The era of the American Revolution was one of violent and unpredictable social, economic, and political change, and the dislocations of the period were most severely felt in the South. Sylvia Frey contends that the military struggle there involved a triangle--two sets of white belligerents and approximately 400,000 slaves. She reveals the dialectical relationships between slave resistance and Britain's Southern Strategy and between slave resistance and the white independence movement among Southerners, and shows how how these relationships transformed religion, law, and the economy during the postwar years.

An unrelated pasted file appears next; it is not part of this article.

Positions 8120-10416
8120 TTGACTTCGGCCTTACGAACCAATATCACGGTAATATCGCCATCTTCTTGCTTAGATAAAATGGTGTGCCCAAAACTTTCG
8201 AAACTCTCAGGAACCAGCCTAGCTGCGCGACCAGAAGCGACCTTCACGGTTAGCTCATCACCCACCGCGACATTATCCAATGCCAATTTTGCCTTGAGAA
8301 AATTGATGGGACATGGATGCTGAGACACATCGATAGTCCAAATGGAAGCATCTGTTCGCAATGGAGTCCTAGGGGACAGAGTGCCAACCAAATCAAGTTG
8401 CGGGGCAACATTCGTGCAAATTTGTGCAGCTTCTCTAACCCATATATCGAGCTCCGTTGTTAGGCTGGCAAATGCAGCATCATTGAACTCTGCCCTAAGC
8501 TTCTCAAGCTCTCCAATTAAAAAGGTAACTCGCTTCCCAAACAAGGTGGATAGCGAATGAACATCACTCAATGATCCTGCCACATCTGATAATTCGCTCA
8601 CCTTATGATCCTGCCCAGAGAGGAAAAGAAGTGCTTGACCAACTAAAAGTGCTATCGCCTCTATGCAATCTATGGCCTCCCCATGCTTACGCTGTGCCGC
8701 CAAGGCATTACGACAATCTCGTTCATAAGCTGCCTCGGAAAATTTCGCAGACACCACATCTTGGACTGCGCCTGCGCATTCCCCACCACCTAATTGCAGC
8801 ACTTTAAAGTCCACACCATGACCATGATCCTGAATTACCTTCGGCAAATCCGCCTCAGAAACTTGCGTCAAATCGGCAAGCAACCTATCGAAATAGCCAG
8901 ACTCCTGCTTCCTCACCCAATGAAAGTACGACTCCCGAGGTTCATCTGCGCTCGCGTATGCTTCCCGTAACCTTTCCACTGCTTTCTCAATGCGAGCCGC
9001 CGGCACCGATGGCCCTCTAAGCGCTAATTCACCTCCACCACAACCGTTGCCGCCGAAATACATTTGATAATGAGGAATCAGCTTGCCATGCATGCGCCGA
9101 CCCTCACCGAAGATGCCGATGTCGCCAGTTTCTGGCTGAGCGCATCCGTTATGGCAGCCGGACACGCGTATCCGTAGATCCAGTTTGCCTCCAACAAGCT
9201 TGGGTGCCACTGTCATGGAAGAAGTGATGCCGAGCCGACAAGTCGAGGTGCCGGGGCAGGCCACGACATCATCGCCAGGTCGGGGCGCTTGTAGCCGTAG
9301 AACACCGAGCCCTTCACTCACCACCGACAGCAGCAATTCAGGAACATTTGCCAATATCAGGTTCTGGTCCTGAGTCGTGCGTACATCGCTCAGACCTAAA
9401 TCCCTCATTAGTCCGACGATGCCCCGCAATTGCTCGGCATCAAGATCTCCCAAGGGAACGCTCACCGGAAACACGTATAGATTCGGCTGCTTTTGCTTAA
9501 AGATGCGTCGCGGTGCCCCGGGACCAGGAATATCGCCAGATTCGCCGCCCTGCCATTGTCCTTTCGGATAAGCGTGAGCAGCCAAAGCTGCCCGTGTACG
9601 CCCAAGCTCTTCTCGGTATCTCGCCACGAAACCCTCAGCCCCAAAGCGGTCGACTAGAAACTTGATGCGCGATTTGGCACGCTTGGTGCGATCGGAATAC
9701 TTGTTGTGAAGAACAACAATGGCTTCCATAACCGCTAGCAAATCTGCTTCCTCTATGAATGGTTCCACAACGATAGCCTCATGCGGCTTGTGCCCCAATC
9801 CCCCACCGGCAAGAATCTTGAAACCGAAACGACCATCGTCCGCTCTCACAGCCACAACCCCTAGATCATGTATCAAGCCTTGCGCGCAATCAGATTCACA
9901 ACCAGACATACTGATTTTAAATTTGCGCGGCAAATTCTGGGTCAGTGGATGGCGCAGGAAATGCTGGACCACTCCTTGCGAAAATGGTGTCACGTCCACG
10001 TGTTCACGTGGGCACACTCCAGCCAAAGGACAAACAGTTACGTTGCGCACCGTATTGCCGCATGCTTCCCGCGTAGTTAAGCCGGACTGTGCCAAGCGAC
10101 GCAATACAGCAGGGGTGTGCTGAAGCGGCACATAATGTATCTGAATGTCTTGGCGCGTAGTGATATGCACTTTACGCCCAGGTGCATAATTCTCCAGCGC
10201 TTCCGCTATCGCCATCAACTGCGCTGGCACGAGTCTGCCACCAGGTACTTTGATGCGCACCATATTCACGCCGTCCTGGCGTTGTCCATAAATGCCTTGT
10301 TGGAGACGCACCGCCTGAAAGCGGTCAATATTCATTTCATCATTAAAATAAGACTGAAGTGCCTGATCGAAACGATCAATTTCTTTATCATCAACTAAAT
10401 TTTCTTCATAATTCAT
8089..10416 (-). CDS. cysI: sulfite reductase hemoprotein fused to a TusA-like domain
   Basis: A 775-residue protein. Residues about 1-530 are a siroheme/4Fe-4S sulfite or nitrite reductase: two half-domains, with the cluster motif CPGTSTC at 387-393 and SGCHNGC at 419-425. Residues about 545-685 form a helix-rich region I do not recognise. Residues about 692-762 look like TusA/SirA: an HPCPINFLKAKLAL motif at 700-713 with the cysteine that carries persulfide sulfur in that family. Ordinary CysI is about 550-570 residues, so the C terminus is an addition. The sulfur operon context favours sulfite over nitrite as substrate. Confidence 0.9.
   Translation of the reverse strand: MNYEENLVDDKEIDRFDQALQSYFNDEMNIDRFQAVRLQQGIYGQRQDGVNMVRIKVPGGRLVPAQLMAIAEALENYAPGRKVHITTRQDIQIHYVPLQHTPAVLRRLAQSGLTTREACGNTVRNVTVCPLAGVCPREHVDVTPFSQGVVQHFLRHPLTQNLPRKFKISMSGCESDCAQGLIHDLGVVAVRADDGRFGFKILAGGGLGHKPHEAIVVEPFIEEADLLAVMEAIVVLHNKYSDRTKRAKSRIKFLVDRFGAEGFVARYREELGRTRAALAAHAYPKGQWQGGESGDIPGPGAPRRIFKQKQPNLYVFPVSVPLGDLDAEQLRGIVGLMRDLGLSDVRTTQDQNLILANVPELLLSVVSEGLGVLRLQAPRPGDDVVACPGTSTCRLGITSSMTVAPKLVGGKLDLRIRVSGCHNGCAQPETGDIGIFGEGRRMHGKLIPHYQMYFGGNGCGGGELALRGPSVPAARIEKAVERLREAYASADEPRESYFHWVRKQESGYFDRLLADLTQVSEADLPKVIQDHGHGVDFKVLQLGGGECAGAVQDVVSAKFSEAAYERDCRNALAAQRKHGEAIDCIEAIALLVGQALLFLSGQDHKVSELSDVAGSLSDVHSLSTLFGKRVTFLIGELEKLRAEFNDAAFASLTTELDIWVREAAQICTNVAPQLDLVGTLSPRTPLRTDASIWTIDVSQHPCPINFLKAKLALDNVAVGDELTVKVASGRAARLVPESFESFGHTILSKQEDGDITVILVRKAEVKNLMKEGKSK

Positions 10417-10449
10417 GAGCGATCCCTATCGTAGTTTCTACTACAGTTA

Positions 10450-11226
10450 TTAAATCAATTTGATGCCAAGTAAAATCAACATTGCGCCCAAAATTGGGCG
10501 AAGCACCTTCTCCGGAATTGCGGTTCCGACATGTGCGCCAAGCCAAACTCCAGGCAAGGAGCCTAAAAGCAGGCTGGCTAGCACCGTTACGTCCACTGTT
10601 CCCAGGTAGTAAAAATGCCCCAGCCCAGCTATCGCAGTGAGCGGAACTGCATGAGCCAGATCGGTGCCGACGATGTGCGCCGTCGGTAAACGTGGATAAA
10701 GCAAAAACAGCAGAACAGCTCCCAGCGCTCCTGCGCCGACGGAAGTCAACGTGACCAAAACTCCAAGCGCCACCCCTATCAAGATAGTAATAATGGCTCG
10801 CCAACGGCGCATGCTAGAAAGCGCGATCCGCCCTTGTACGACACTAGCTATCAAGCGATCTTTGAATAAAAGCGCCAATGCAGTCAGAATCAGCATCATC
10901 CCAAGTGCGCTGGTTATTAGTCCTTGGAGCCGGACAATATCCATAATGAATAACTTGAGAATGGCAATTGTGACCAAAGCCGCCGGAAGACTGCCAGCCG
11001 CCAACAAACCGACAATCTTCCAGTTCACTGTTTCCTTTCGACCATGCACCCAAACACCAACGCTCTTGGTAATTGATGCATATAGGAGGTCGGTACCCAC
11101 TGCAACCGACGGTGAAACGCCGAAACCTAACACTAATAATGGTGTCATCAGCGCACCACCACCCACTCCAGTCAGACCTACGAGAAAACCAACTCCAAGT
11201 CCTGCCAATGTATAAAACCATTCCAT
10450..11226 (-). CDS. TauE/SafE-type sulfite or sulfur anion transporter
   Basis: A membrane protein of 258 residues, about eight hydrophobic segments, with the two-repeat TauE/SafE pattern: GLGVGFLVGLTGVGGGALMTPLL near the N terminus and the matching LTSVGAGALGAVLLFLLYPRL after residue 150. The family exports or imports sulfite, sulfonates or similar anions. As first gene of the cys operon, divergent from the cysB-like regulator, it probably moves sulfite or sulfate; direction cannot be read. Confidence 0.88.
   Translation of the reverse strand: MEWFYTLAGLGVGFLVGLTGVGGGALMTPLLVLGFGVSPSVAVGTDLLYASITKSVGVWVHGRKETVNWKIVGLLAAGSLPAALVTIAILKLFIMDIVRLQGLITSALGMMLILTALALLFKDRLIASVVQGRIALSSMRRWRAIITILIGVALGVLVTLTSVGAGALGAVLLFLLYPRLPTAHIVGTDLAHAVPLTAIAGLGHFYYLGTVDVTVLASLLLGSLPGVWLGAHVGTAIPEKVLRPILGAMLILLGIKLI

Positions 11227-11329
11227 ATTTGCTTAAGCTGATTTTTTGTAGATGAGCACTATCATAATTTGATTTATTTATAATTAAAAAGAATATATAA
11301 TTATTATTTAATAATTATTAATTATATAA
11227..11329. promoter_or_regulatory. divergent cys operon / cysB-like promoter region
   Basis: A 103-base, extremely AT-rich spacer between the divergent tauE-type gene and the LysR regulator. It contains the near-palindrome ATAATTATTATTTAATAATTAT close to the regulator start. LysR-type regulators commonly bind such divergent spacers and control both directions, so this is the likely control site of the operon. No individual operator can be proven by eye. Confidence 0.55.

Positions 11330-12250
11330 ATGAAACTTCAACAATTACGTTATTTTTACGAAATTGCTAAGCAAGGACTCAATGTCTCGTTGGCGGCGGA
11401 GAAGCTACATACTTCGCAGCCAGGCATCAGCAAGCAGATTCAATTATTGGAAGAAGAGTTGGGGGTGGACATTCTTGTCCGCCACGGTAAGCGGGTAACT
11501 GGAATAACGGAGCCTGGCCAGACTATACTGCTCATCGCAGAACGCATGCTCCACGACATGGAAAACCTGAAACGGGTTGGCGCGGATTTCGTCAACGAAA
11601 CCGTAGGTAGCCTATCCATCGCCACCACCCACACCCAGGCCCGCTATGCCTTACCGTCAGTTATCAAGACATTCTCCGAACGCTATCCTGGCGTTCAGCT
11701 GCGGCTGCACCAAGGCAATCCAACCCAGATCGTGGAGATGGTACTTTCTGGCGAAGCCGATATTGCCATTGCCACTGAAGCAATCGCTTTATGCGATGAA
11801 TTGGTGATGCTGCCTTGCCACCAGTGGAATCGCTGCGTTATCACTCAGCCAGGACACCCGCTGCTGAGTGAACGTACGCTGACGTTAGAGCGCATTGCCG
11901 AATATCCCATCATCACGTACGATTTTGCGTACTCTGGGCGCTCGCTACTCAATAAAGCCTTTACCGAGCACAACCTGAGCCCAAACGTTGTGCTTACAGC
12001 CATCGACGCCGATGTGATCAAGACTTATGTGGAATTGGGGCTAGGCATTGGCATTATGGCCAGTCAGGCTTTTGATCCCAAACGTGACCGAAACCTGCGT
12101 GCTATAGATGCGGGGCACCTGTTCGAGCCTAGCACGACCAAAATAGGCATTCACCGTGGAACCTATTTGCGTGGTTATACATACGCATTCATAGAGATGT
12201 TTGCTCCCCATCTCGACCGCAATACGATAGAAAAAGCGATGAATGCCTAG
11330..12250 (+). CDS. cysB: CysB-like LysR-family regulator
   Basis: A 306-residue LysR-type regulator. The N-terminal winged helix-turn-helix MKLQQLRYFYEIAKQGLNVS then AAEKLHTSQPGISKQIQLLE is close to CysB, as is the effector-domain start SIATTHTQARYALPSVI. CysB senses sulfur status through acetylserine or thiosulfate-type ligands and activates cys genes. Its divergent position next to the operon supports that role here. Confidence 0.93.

"Frey's broad research, skillful synthesis, sensitivity, and insight fill her work with a subtle power . . . [and] demands reading by anyone seriously interested in blacks, American religion, the South, or the Revolutionary era."--Library Journal
"What were the feelings of the several hundred thousand blacks in the thirteen colonies at the time of the American Revolution? Some surprising answers emerge from this pioneering history."--The Washington Post Book World